Ideological reflection in S. Korean society
By Steve Chung
Last week, a South Korean politician, Lim Soo-kyung, told Joseph Baek, a North Korean defector, who happened to be dining in the same restaurant as her that he was a ``son of a bxxxx,’’ a ``senseless North Korean defector’’ and a ``bastard betrayer.’’ This aroused a heated discussion among South Korean netizens and a request that the newly elected National Assembly member should publicly apologize for discriminating the North Korean defector.
Though Lim later did apologize to the public saying she was drunk at the time and the ``traitor’’ remark was not directed at the defector, it did spark a new wave of reflection on the ideological difference between conservatives and progressives in South Korean society.
Ideologically speaking, contemporary South Korea maintains clear yet various views on North Korea, deeply divided among mainly three different general attitudes toward the inter-Korean relations for decades.
Due to several ups-and-downs however, a conservative attitude on the North Korean counterpart is still regarded as the most prevailing view among the elderly and veterans. Most of the supporters in the conservative ideology proclaim it’s essential to protect South Korea by defending the National Security Law and further strengthening South Korea military capability in preparing for any North Korea attacks on South Korea. But, they also predominantly welcome North Korean defectors to the South because it can be viewed as a triumph over the communist North.
With their collective experience in overthrowing the authoritarian regime under Park Chung-hee and Chun Do-hwan in the 1970s-80s and widely named as the ``486 generation,’’ progressives tend to liberally view North Korea as a dialogue partner instead of the enemy and encourage inter-Korean dialogue, economic assistance and cultural cooperation to the North. But, they disprove of any provocative action by South Koreans in arousing tension with Pyongyang, such as objecting to civil groups sending balloons (with anti-North Korea flyers) across the border. For some of the extreme leftists, such as the National Liberation (NL) faction, they even follow the North’s ideology of ``juche’’ and see the North Korean government as legitimate and regard South Korea’s independence as being incomplete due to what they see as American interference in Korean affairs.
Besides the two extremes, currently a more practical view on inter-Korean relations becomes the mainstream perception in South Korean society. Disillusioned by the failure of the ``Sunshine Policy’’ in stopping the North from going nuclear and the hard-line policy under President Lee Myung-bak nearly pushing the two Koreas into the edge of war, citizens now expect their government to keep a middle line between confrontation and cooperation with Pyongyang.
Despite a seemingly clear-cut ideological line in these three camps, Lim’s issue again reminds us that general South Koreans still relatively blur in differentiating the North Korean regime and its defectors. A conservative can view hostility against the Pyongyang regime, but he/she can welcome North Korean defectors to the South. However, similar to Lim’s belief, she takes a pro-North Korea view but arrogantly condemns people from the North defecting to the South. We know that unconditionally accepting North Korean defectors is still regarded as taboo in South Korean society, but it’s also unreasonable to discriminate against the defectors as they risk their lives in escaping under a series of threats, it will hurt the public perception of the leftists.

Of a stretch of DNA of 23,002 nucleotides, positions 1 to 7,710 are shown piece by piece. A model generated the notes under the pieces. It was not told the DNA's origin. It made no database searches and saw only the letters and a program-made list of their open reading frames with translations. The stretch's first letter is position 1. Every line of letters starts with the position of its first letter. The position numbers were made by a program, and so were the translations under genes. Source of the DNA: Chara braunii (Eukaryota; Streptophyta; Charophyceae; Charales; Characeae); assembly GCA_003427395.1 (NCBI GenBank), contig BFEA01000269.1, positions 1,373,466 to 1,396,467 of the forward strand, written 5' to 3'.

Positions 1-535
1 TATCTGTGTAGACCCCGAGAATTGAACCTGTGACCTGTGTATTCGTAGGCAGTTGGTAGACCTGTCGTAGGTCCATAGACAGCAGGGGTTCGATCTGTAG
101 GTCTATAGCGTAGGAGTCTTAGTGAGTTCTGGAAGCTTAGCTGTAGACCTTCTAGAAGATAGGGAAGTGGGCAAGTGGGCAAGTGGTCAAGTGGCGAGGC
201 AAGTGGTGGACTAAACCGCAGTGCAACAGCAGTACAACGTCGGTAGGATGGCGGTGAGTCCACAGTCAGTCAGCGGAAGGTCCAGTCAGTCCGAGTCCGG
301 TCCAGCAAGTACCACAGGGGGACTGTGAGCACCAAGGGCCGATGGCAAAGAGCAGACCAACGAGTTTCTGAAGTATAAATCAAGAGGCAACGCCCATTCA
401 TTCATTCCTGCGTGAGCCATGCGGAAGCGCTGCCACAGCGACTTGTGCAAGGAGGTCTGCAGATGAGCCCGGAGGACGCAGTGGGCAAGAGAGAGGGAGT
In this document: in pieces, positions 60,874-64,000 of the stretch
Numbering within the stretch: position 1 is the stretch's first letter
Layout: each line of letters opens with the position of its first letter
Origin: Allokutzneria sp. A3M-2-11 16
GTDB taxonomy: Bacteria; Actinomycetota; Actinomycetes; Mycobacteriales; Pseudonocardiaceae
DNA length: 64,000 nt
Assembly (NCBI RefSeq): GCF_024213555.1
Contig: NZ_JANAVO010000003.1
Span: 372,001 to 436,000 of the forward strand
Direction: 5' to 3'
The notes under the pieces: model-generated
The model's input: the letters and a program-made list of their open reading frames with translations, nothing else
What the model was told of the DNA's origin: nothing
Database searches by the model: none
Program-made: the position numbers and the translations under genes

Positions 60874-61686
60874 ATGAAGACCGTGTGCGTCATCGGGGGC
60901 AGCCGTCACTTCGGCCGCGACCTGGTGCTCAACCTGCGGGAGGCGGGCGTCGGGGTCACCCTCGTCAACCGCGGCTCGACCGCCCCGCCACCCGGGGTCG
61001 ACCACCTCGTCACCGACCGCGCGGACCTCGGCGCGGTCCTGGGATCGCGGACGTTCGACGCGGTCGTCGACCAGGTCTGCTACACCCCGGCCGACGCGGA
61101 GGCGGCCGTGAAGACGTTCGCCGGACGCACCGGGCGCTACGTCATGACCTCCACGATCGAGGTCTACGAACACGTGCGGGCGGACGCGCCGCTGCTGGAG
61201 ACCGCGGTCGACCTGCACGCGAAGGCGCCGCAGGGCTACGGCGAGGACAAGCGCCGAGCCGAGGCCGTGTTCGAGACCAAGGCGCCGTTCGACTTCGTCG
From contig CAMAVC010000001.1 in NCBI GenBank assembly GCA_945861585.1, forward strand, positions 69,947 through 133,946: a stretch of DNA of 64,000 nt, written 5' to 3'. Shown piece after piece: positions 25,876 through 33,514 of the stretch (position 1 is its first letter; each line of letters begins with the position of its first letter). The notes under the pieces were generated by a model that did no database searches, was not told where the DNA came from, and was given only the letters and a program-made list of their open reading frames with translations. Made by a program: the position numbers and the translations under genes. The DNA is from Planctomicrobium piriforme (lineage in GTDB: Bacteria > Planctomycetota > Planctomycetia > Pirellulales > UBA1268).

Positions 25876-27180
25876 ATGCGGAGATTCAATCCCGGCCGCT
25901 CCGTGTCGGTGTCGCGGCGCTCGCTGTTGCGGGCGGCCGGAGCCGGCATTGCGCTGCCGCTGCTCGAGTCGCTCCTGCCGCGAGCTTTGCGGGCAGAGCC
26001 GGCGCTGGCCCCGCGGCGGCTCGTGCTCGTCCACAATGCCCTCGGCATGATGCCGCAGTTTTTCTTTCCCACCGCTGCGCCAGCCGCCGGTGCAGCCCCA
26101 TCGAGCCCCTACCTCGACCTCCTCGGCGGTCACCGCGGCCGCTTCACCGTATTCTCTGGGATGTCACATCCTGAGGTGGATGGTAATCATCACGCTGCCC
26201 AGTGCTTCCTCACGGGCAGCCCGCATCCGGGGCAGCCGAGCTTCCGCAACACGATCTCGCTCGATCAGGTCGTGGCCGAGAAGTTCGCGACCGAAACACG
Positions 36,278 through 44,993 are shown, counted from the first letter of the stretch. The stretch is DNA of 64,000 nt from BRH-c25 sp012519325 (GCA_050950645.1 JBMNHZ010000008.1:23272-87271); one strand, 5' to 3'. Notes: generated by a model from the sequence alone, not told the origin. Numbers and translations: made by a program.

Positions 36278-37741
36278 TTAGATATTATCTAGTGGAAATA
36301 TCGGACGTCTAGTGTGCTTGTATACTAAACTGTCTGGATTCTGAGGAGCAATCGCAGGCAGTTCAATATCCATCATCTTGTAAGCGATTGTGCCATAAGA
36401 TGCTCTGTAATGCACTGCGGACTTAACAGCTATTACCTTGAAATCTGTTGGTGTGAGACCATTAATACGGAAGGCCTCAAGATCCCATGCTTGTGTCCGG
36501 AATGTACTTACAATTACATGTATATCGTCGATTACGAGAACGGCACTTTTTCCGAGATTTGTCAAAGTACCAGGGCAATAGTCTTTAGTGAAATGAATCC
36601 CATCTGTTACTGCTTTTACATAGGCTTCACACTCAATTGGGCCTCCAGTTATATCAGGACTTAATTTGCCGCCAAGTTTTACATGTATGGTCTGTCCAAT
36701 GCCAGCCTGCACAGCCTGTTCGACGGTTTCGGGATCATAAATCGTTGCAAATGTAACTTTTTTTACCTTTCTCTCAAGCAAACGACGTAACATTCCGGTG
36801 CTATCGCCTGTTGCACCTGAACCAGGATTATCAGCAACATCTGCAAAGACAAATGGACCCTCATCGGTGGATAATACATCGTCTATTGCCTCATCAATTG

Including this, several events happened in the last few months to hurt the impression of the ``progressive camp’’ of the South Korean general public. Right after the National Assembly elections, there were reports that there was vote-rigging inside the Unified Progressive Party while nominating their party candidates for proportional representation has already damaged the general perception of the leftists, the endless quarrel, fighting, splits, resignations and betrayals afterwards even disillusioned their supporters. Now, the allegation turns to the slightly moderate leftists Democratic United Party, which will inevitably put further public pressure on the whole leftist camp.
As one falls, another rises. It’s apparentlthat citizens now may favor a more pragmatic line on inter-Korean relations. The refreshed and balanced image of the Saenuri Party under Park Geun-hye’s leadership named her vision on inter-Korean relations as ``Trustpolitik,’’ which takes a more middle and flexible approach between progressives and conservatives on the two Koreas issue. This largely helps her to attract the mainstream voters’ support. Their newly-elected party member, Cho Myung-chul, the first North Korean defector who has become a member of the National Assembly, also helps to boost Saenuri Party’s public image as they invite North Korean defectors to join the party in good faith. Besides, another widely popular presidential candidate, Ahn Cheol-soo, also openly claims his inter-Korean vision is similar to the ``tit-for-tat’’ ideology during his guest talk in Busan National University.
No matter who becomes the next South Korean president, neither stubbornly clings to the ``Sunshine Policy’’ of Kim Dae-jung and Roh Moo-hyun nor the harder line of Lee Myung-bak and it will be a generally accepted road for inter-Korean relations in the long-term. A new inter-Korean policy with more flexibility and pragmatism can be expected after the presidential election this year.
Steve Chung is a Ph.D. candidate in Korean studies at University of Sydney. His email address is firstname.lastname@example.org.